Radhe Krishna Temple of Baroh, Kangra: A Photo Journey

In this photo essay, I want to show the spectacular beauty of Radhe Krishna Temple of Baroh, Kangra through some of my photographs.

Located in Baroh, a tehsil of Kangra district of Himachal Pradesh, 45km away from Dharamshala City, Radhe Krishna Temple of Baroh is the most famous pilgrim spot for the rural population. A lack of tourist-friendly hotels, guest houses and restaurants in the area are some of the reasons that this temple is not on every traveller’s list that comes to Kangra. A large number of other smaller temples can be found around Baroh but are of negligible historical and architectural importance.  At present, one big marble temple is standing here and is spectacular in beauty. The breathtaking beauty of the temple can be gauged by the fact that the temple (made purely of white marble) stands tall atop a hill surrounded by snow-capped Dhauladhar range around it.

The Radhe Krishna temple with the towering Dhauladhar Himalayas in the backdrop

Baroh is a Tehsil in Kangra District of Himachal Pradesh State, India. It is located approx. 45 km towards South from District headquarters Dharamshala and approx. 206 km from State capital Shimla. Local folklore says that during the reign of Sikhs, two saints, Baba Baroh and Baba Fattu came to Kangra. They were later helped by the local kings of Kangra and set up their temples in the area. The place takes its name from the saint Baba Baroh. As one travels from Ranital 12 kms away from Baroh, the journey brings forth beautiful hamlets, stunning flora and fauna, mango trees, and a handful of schools and shops.

Devoted to the Hindu God Lord Krishna and his consort Radha, this temple is visited by many pilgrims and tourists every day. Built during the 1980s by the family of local follower and philanthropist named B. R. Sharma, this temple is made of white marble and is famous for having the largest amount of white marble used in any of the temples in Himachal Pradesh. The shikhara (temple tower) of the temple is typical of most temples found in North India.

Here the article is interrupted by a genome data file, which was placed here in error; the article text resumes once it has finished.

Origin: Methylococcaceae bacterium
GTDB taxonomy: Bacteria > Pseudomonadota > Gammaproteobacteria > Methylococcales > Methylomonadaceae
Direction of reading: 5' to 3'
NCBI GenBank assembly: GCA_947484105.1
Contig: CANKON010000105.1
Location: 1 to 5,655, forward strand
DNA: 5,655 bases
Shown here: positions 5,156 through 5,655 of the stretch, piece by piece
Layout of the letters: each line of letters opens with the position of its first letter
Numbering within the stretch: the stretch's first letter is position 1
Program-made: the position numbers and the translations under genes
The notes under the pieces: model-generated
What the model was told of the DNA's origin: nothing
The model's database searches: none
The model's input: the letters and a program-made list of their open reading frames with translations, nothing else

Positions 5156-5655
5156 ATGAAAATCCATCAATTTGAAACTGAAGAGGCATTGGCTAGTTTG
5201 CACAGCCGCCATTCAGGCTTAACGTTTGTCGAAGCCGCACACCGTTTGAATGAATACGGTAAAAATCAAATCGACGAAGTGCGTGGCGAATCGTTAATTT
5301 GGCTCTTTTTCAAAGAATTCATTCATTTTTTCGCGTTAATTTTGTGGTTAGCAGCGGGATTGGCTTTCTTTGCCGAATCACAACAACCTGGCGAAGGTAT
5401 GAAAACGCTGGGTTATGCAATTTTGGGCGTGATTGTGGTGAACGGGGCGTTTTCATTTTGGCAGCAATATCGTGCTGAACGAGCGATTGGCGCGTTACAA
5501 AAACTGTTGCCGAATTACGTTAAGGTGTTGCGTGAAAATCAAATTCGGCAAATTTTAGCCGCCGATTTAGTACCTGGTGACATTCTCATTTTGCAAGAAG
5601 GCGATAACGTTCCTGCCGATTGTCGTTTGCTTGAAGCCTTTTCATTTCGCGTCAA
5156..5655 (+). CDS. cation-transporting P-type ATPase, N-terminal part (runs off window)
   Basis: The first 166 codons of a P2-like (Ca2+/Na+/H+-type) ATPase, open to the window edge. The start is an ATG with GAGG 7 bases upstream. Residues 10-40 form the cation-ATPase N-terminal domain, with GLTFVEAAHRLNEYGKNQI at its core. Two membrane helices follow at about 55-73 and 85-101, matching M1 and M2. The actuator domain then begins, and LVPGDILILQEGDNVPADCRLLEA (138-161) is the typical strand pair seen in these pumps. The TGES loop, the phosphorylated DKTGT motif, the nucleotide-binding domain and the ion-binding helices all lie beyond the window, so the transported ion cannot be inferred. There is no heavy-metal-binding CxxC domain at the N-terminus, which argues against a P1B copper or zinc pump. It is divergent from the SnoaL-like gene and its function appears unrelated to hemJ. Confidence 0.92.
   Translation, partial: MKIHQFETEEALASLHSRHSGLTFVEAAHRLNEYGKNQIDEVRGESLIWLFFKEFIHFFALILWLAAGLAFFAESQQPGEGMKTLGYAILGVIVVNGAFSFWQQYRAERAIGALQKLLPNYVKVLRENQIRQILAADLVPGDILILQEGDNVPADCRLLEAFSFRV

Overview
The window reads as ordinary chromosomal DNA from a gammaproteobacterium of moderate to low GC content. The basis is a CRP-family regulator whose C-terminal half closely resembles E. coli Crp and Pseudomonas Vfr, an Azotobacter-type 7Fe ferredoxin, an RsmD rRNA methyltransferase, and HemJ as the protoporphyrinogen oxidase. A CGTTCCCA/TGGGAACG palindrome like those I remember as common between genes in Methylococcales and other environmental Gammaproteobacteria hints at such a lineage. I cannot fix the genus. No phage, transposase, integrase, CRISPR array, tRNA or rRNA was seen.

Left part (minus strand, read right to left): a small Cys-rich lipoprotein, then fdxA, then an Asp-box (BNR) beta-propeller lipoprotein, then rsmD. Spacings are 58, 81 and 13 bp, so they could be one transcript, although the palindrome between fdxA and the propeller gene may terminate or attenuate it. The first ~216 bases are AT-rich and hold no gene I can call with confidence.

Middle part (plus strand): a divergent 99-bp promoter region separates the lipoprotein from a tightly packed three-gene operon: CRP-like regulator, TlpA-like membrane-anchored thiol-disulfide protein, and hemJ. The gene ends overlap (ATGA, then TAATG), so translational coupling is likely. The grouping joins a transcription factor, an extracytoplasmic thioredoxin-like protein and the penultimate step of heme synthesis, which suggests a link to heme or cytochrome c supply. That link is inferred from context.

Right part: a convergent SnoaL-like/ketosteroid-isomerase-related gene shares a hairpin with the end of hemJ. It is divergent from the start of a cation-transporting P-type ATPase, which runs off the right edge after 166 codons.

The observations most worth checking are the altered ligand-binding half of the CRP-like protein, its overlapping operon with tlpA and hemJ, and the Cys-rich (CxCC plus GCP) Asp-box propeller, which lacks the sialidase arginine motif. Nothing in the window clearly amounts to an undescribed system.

As far as the temple architecture is concerned, the main temple has two floors. One floor has Radha Krishna idols and the second floor houses an idol of Goddess Durga. The temple premises also has an idol of Lord Hanuman. The architecture of the temple is a blend of modern and ancient South Indian design. The brilliant architectural skills are worth watching. Inside the temple is a balcony from where the devotees get a dual view of both the idols. The temple is spacious with a well-constructed langar hall. There are some other social welfare works being done by this temple such as maintaining cow shelter and offering Langar Seva. During the navratri (nine nights Hindu festival) the temple offers bhandara (food as a worship offering) to the devotees that consist of Kangri Dham. Kangri Dham (traditional and festive meal of Kangra) is cooked by botis (a particular caste of Brahmins). The food is served on leaf plates called pattlu (in local language). The Dham includes plain steamed rice, rajma (kidney beans madra), dal (lentils), and other items followed by khatta (sweet-sour gravy) and at the end meetha bhatt (sweet rice) which is served as a dessert.

Side view of the Temple.

Radhe Krishna Temple of Baroh is not only visited for its religious importance, but also for its scenic surroundings. The temple commands a panoramic view of the Dhauladhar ranges. Mesmerizing views of the sunset is an added attraction, making it a preferred spot for the whole family. The temple is very clean and well maintained.

The entrance to the temple as one enters from the Baroh bus stand.

The temple can be also be reached by road after diverting from Pathankot Manali National Highway before Nagrotta Bagwan. If one is coming from Dharamshala, Kangra or Jawalaji then the link road from Kandi road is also one of the routes. By air, the Gaggal Airport is situated 14km away from Dharamshala and 11km from Kangra town respectively. The nearby railway station is Kangra. By road, the main bus terminal located at lower Dharamshala is the best place and is well connected to not only Baroh but all the major towns and cities of Himachal Pradesh, like Hamirpur, Chamba and Dalhousie.